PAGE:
Equalizers aren’t as complicated as many believe. These devices contain ten or 12 volume controls, and each control addresses one specific area of the frequency spectrum. A bass or treble control boosts everything from the midrange up or down, affecting roughly 30 percent of the frequency spectrum when doing so. 

An equalizer allows the user to reproduce the entire frequency spectrum of the piece with no loss of accuracy. This helps to revive inadequate recordings or reproductions. In addition, individuals who struggle with hearing loss find the equalizer allows them to adjust certain aspects of the frequency spectrum so they can hear the piece as the creator intended once again. 

Music and the Frequency Spectrum

Did you know the Music Commission of the Italian government decided all orchestras and instruments needed to use a tuning fork that vibrates at 440Hz? They did so back in the late 1800s to ensure musical performances the world over would sound the same. The commission previously recommended tuning instruments to 435Hz, although France tuned instruments to 432Hz. 

The American Federation of Musicians followed suit in 1917, and an agreement was reached worldwide in 1953 to tune the middle “A” on the piano to exactly 440Hz. As a result of this agreement, men and women tune all musical instruments in the West to 440Hz, with other notes being tuned in standard mathematical ratios from the middle “A.” Thanks to the agreement, instruments the world over sound the same, so you can go from Canada to Australia and know the music won’t change when doing so.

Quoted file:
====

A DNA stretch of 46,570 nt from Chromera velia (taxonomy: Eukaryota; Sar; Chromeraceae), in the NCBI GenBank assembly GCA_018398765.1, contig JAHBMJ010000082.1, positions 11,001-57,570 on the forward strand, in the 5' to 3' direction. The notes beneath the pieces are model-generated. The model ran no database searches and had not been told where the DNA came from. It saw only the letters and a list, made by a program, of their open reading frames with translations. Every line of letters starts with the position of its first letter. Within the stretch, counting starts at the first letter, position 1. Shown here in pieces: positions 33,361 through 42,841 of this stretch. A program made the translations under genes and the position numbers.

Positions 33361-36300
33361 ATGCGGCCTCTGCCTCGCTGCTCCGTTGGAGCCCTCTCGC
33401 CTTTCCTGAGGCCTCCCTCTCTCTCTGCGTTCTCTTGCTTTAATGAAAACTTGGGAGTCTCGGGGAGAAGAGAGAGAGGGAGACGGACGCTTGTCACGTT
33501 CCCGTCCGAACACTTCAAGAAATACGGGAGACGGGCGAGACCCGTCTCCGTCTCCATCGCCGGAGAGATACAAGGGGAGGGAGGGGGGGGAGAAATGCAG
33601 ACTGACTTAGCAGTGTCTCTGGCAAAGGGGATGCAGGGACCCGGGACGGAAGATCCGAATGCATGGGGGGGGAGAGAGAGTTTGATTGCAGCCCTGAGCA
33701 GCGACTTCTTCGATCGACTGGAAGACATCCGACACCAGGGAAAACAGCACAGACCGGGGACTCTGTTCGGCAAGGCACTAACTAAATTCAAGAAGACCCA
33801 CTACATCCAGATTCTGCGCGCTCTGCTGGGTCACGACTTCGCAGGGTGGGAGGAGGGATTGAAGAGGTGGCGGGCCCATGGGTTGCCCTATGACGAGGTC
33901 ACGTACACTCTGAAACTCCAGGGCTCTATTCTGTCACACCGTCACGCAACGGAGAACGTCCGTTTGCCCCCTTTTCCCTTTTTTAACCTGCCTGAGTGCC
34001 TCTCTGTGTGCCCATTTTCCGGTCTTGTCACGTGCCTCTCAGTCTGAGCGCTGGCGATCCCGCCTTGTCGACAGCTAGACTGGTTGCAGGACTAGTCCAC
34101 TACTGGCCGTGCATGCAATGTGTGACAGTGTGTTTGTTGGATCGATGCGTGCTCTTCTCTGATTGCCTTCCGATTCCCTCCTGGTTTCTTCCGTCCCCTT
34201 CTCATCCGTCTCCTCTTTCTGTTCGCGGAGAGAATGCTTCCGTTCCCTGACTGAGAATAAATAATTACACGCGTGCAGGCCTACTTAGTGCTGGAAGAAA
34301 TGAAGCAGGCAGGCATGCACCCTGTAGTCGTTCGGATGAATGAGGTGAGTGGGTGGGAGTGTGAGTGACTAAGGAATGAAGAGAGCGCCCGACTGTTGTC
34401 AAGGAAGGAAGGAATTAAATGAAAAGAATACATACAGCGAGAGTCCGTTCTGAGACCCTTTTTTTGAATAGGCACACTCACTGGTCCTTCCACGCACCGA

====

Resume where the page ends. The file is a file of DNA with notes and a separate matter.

However, there remains some disagreement whether 440Hz is appropriate. Some individuals within the industry claim the correct Hz for middle “A” is 432 or 438 with one group claiming it should be 528Hz. However, the standard remains 440Hz. Only time will tell if it changes. 

Mixing Music with Spoken Voices

Individuals who love to experiment with new things enjoy having access to an equalizer on their audio devices. When this equalizer, you choose which bands of frequencies you want to boost and which you wish to cut.